Should they be? Should education policy track job market shifts?
I was disappointed to read that Georgia is losing a startling share of “premium” jobs, according to a new brief by the Fiscal Research Center of the Andrew Young School of Policy Studies at Georgia State University.
Can education reverse the loss of the state’s highest paying jobs? Can we continue to under invest in education given the job trends?
As a state, Georgia came late to the realization that it had to educate its citizens to higher standards. It was content to send kids without a high school diplomas off to mills and farms, but those jobs have dramatically shrunk, and, in some cases, disappeared.
It is interesting to note where the jobs are in Georgia.
Fulton County holds the largest share of jobs. While Fulton represented 17.71 percent of state jobs in 2000, it fell to 16.91 percent in 2009. Cobb, Gwinnett, and DeKalb each represent about 7 percent of total state employment, or approximately 300,000 jobs. But DeKalb is slipping.
The report found that, “DeKalb County experienced job loss over the last decade of about 11 percent, whereas the number of jobs in Cobb County has stayed fairly consistent since 2000 with job loss of less than 1 percent. Gwinnett County experienced job creation in the early part of the last decade, but gave up some of those gains in the later part of the decade.”
The report looks at three levels of jobs; the premium job pays over $50,000 per year; the mid-range job pays between $35,000 and $50,000 per year; the low-paying job pays below $35,000.
Seven counties in Georgia experienced larger than 50 percent decline in premium jobs over the last decade. They are Marion, Harris, Dooly, Clarke, Ben Hill, Twiggs and Atkinson.
Eleven counties in Georgia had at least 100 percent growth in premium jobs over the last decade. They are Chattahoochee, Quitman, Long, Webster, Monroe, Screven, Barrow, Bryan, Calhoun, Dawson, and Taliaferro.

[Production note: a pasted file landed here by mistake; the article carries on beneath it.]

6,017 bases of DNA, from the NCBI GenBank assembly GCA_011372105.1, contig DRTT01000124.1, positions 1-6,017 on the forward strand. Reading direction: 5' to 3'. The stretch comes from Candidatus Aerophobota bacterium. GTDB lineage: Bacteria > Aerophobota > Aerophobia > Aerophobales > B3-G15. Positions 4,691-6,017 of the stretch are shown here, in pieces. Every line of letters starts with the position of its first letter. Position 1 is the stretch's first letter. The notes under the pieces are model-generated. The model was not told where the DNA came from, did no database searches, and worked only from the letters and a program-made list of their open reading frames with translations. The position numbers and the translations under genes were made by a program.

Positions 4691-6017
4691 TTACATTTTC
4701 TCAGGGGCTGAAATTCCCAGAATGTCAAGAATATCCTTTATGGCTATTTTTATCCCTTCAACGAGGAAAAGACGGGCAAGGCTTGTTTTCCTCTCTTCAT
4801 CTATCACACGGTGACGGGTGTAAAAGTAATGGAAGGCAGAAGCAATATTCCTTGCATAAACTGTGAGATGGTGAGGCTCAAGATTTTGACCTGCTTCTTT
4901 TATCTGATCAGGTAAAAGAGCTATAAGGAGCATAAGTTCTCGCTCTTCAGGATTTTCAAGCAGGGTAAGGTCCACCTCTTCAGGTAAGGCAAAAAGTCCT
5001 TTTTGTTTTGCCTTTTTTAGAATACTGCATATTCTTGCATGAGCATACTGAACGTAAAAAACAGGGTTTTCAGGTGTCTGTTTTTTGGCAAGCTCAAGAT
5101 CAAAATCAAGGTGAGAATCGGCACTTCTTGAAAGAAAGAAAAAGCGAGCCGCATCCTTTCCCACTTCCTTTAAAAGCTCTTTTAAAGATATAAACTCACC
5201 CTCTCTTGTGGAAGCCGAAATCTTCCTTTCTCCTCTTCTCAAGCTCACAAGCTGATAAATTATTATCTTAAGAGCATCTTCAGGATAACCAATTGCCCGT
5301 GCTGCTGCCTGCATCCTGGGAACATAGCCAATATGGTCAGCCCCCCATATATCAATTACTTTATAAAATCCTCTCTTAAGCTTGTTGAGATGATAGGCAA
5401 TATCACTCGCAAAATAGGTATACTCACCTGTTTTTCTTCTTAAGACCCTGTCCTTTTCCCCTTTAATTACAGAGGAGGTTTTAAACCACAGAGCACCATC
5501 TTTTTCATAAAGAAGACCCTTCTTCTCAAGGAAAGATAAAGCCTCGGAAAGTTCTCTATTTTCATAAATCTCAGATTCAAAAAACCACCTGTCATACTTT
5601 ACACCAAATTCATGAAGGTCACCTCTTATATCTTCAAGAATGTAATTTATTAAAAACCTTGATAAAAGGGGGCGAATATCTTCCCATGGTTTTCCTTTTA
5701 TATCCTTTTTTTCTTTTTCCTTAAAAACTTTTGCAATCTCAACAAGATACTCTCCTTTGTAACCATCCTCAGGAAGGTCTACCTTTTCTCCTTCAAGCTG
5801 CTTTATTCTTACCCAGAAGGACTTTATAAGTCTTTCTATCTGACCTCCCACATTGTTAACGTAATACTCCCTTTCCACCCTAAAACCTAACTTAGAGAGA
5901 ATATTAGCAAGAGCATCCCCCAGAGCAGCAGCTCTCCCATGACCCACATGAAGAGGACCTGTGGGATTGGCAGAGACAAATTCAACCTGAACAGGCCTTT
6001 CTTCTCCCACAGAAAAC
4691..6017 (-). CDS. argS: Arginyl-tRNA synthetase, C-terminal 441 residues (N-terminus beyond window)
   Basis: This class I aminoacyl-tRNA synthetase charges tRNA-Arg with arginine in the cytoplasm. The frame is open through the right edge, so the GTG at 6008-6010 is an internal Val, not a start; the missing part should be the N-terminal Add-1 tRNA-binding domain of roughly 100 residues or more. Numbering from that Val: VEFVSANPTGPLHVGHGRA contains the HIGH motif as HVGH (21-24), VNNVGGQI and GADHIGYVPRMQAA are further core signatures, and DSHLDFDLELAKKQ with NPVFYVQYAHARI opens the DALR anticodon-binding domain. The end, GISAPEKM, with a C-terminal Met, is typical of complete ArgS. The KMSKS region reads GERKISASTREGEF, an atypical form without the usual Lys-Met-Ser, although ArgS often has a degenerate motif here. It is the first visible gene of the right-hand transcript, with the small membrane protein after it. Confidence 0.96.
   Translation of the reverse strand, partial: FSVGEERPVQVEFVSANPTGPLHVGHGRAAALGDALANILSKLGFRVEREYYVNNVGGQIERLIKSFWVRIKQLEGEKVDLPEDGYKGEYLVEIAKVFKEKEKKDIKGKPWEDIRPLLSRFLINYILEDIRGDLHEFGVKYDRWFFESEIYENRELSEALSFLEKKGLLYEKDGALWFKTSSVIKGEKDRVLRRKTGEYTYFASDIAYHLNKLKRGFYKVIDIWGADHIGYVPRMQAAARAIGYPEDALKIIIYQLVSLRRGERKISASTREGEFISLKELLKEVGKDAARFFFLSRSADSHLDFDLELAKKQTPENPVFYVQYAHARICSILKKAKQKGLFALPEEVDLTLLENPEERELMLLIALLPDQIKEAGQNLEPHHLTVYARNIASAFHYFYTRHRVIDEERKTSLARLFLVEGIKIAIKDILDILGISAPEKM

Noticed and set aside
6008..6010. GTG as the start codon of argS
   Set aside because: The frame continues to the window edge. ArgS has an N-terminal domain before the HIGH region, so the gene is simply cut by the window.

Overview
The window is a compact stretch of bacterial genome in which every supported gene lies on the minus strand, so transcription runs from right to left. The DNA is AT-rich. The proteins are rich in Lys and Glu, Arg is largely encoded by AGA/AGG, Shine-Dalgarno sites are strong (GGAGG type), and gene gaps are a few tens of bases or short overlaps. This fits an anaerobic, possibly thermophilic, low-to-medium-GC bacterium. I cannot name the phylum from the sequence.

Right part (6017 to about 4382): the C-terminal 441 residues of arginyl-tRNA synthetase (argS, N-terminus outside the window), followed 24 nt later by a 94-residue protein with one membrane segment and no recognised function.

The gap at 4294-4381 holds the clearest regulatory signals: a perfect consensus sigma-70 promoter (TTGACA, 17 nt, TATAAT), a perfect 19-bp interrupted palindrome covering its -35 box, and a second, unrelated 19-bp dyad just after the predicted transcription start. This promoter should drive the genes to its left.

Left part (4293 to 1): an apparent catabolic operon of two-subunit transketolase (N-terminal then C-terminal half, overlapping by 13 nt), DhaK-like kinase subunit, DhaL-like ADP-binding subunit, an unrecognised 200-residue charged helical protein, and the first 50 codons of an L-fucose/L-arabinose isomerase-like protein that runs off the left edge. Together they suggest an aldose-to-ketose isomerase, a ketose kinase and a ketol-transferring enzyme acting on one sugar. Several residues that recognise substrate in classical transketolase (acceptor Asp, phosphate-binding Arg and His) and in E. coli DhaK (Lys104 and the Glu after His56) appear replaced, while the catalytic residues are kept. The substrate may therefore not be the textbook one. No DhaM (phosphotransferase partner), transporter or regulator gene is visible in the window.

The brief concludes:
“The state of Georgia experienced a decline in both premium (-13.59 percent) and low-paying (-2.74 percent) jobs over the last decade. The mid-range jobs saw an increase of 3.55 percent over the 2000-2009 time period. The loss of premium jobs predates the current recession and in fact, the state shed a larger percentage of premium jobs from the 2000-2005 period than after (although the downward trend continued). The recession impacted midrange and low-paying jobs by reversing job growth seen earlier in the decade. The low-paying jobs experienced the largest decline in jobs during the 2005-2009 time period.”
The state of Georgia appears to have lost a significant share of its premium jobs, while replacing some of these jobs with mid-range jobs. The counties within the Atlanta metropolitan statistical area are experiencing a similar situation but are replacing more of the lost premium jobs with mid-range jobs. In general, the metropolitan area is increasing its share of jobs in the state, but this is largely because these counties are just not declining as fast in job losses. Certain areas outside the metro area are doing quite well with growth in premium jobs driven by the professional, scientific, and technical services and manufacturing sectors, while those who have lost the largest percentage of jobs outside the metro area are largely seeing declines not driven by a few sectors but losses in a number of various sectors.
–From Maureen Downey, for the AJC Get Schooled blog